The "Lost Generation" of World War One was not entirely lost, as the many talented, forceful and successful people of the post-war years show.
Earlier this year we looked at high achievers who died before their full potential was realised.
But many prominent 20th Century figures survived their 1914-18 ordeal, like those described here.
The war influenced their later exploits in many ways, as it could hardly fail to do. Most of all, it spared them. It might have spared others instead - who would later have done as much. We can only guess.
Clement Attlee, Prime Minister 1945-51, 35 in November 1918
Military rank: Major, South Lancashire Regiment
Survived: Suffered severe shrapnel wounds at al-Hanna, Iraq, April 1917. Injured by falling timber under shelling in France, August 1918.
At Gallipoli in the winter of 1915 Attlee gained a fearsome reputation for bullying his men into keeping fit and warm in the wet, freezing trenches. He was one of the last men out when the Suvla sector was evacuated.
He never followed the fashion of blaming the Gallipoli campaign's failure on the First Lord of the Admiralty. "Only incredible blunders marred Churchill's fine strategic conception," he wrote.
"Attlee had a very high regard for Churchill," says Attlee's biographer Francis Beckett. "He thought the rest of the government was at fault for not committing itself sufficiently strongly to Gallipoli."
Years of social work in the East End of London had made Attlee a socialist - and he was carrying a big red flag when death nearly caught up with him.
During a British attack on the Turkish lines in Iraq (then called Mesopotamia), he had run ahead of his troops to plant the flag in a captured trench to alert the British artillery.
Cut down by shrapnel, he was carried from the field. After another injury in 1918 he ended the war in hospital - the third time the war had put him there.
As Churchill's deputy in World War Two Attlee strove to achieve a joined-up approach to warfare which avoided the muddles he had seen in 1914-18.
Beating Churchill in the Labour landslide of 1945 and beaten by him in 1951, Attlee in 2004 was voted Britain's best 20th-Century PM in a poll of academics - pipping his old adversary and colleague.
His war experience gave Attlee "inner strength and inner confidence," says Beckett, which prepared him for the enormous responsibility of being Churchill's wartime deputy, and for being a very successful peacetime premier.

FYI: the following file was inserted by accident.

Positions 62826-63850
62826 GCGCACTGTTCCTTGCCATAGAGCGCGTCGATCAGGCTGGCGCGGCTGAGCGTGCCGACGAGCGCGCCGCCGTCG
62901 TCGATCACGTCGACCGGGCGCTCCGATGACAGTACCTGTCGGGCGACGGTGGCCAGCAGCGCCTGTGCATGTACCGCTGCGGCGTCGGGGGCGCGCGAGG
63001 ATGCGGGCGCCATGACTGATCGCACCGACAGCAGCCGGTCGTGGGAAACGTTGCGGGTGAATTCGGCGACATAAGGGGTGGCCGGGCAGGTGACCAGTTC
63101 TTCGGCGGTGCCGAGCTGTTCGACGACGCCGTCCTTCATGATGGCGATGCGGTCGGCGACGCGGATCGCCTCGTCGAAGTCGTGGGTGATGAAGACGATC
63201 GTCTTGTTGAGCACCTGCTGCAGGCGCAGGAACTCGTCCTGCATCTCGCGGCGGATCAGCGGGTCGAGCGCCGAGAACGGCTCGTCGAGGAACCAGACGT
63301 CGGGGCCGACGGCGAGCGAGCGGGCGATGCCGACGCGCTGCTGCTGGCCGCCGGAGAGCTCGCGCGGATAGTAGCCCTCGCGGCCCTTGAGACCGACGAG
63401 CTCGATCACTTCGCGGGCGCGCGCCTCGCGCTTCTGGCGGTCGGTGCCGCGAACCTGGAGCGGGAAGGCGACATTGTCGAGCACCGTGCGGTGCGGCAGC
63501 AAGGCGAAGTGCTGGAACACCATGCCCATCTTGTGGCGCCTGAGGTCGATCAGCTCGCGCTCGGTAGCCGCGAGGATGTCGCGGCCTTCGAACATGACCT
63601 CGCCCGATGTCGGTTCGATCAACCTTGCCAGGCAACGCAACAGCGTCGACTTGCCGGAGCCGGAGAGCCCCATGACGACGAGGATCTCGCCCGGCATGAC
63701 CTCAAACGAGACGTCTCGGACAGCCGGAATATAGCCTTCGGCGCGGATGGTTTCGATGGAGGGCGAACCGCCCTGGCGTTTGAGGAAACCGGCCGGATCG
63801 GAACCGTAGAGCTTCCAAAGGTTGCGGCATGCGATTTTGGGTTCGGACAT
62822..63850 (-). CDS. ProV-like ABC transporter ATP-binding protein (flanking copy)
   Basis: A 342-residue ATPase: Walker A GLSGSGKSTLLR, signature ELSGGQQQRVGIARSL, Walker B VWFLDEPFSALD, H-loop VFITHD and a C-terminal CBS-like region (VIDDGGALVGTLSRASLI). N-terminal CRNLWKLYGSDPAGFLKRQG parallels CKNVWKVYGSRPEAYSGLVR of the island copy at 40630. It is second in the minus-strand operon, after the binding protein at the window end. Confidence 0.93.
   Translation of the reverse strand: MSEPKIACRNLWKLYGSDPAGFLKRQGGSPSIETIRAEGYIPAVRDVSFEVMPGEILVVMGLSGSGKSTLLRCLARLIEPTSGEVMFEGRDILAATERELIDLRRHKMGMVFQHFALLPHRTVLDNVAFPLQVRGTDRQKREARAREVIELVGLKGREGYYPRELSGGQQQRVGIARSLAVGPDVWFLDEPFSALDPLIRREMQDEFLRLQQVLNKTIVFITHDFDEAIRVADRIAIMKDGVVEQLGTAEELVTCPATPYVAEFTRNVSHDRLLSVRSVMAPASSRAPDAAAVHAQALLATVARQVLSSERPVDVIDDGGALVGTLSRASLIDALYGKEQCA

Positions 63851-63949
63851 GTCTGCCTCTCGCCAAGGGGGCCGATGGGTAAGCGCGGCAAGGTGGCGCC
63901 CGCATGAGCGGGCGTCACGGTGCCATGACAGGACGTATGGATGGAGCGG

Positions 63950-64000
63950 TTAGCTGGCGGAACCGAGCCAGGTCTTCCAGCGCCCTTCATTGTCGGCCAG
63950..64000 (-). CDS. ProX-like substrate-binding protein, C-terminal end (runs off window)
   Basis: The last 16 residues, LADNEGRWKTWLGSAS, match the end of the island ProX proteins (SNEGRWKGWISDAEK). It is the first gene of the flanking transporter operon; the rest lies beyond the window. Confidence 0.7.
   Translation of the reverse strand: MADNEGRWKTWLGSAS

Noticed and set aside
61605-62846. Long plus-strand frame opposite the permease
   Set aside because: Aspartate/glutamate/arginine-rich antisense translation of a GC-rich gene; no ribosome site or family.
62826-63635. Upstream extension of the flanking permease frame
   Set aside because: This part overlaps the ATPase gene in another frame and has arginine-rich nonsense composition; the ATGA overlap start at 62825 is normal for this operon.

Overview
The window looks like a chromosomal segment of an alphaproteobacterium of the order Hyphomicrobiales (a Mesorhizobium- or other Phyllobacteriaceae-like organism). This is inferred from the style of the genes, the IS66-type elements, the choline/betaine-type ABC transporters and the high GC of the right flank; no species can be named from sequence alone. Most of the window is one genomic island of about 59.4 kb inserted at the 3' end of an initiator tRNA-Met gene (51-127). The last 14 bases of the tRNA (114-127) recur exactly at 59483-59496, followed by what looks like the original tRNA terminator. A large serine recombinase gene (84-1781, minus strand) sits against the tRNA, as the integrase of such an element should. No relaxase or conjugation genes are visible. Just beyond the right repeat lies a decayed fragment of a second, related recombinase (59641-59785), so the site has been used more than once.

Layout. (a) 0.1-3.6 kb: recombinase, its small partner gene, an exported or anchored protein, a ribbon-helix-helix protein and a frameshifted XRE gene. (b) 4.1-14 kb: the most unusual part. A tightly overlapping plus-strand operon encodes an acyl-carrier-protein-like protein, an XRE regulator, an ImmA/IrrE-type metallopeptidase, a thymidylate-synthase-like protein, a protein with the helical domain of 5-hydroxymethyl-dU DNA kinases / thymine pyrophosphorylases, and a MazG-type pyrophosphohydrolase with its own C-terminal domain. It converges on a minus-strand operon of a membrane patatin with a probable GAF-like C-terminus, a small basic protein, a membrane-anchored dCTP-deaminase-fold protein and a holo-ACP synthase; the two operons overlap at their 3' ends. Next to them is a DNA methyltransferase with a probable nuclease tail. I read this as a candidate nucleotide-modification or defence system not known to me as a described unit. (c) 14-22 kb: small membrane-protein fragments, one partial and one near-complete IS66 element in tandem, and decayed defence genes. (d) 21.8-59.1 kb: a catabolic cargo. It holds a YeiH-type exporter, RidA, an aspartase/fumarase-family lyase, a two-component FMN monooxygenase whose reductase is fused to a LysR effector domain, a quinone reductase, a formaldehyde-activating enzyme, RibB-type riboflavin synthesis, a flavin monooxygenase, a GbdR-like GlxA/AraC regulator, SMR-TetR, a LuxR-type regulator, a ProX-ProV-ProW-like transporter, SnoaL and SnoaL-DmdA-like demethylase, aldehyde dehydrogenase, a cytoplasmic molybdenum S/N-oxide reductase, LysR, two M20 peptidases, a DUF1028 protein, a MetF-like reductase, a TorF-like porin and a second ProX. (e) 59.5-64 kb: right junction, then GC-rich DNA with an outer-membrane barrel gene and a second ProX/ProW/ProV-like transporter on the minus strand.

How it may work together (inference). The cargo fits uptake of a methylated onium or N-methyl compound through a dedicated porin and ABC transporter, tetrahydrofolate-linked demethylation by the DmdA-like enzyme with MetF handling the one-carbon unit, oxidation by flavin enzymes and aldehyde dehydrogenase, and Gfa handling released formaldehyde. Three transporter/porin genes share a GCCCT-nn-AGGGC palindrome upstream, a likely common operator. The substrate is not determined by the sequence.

Ernest Hemingway, writer, 19 in November 1918
Military rank: Lieutenant, American Red Cross
Survived: Shrapnel blast in Fossalta, Italy, July 1918, which killed man standing next to him
The story of how the 18-year-old Ernest Hemingway was felled by an Austrian trench mortar on the north Italian front on 8 July 1918 and his subsequent love affair with the nurse Agnes von Kurowsky has been much embroidered by legend, most biographers believe.
By the time he wrote A Farewell to Arms in 1929, Hemingway was tougher and more cynical about war than the enthusiastic youngster who wrote in 1918: "Oh boy! I'm glad I'm in it!"
The autobiographic hero of that book is even encouraged to make up a story that he carried a comrade to a dressing station after he was wounded - a story often told about the real Hemingway.
But it is agreed that Hemingway suffered 227 shrapnel wounds in the legs, which needed a series of operations; that he was awarded the Italian Silver Medal for valour, and that he was devastated when the beautiful Agnes, seven years his senior, sidelined him.
And that but for the merest chance - the Italian soldier standing between him and the bomb - there would have been no Farewell to Arms, no Nobel Prize, just a fading memory of a keen cub reporter on the Kansas City Star who a friend said was "delirious with excitement" to get into the war.
"Hemingway entered the war as enthusiastic as anyone of his generation," says Professor Alex Vernon, author of studies of Hemingway and war. "The war would excite his imagination for the rest of his days, though afterwards, over time, his attitude grew much more complex.
"It's enough to say that the war continued to fascinate and trouble him in ways that seem to have demanded he revisit it in his writing until the very end."
Elsie Knocker (Baroness de t'Serclaes), nurse, motorcyclist and air force officer, 34 in November 1918
Survived: Gassed at her medical post at Pervyse, Belgium, March 1918
Elsie Knocker (Baroness de t'Serclaes, from her brief marriage to a Belgian flyer) had many peacetime adventures and setbacks, from running a first-aid post during the General Strike to trying to start a film company.
But at 80 she wrote: "Only in time of war have I felt any real sense of purpose and happiness."
Badly gassed in March 1918, Elsie was hospitalised and forbidden to return to the forward medical post at Pervyse north of Ypres operated by her and her friend Mairi Chisholm.